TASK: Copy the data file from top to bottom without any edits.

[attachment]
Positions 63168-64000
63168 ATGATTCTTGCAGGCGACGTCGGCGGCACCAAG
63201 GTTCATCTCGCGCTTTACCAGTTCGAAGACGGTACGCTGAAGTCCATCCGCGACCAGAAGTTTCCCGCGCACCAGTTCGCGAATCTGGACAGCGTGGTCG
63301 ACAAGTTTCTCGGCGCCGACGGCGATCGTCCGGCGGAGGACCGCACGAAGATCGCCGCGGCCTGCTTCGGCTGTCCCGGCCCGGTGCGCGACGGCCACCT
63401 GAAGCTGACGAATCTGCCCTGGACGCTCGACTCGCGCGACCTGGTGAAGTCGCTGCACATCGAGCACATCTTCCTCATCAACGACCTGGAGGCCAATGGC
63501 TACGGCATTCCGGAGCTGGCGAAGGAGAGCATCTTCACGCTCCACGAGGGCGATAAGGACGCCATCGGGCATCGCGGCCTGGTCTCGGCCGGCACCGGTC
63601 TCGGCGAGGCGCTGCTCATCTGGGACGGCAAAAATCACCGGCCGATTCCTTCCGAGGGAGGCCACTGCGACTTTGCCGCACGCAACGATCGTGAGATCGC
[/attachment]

Positions 63168-64000
63168 ATGATTCTTGCAGGCGACGTCGGCGGCACCAAG
63201 GTTCATCTCGCGCTTTACCAGTTCGAAGACGGTACGCTGAAGTCCATCCGCGACCAGAAGTTTCCCGCGCACCAGTTCGCGAATCTGGACAGCGTGGTCG
63301 ACAAGTTTCTCGGCGCCGACGGCGATCGTCCGGCGGAGGACCGCACGAAGATCGCCGCGGCCTGCTTCGGCTGTCCCGGCCCGGTGCGCGACGGCCACCT
63401 GAAGCTGACGAATCTGCCCTGGACGCTCGACTCGCGCGACCTGGTGAAGTCGCTGCACATCGAGCACATCTTCCTCATCAACGACCTGGAGGCCAATGGC
63501 TACGGCATTCCGGAGCTGGCGAAGGAGAGCATCTTCACGCTCCACGAGGGCGATAAGGACGCCATCGGGCATCGCGGCCTGGTCTCGGCCGGCACCGGTC
63601 TCGGCGAGGCGCTGCTCATCTGGGACGGCAAAAATCACCGGCCGATTCCTTCCGAGGGAGGCCACTGCGACTTTGCCGCACGCAACGATCGTGAGATCGC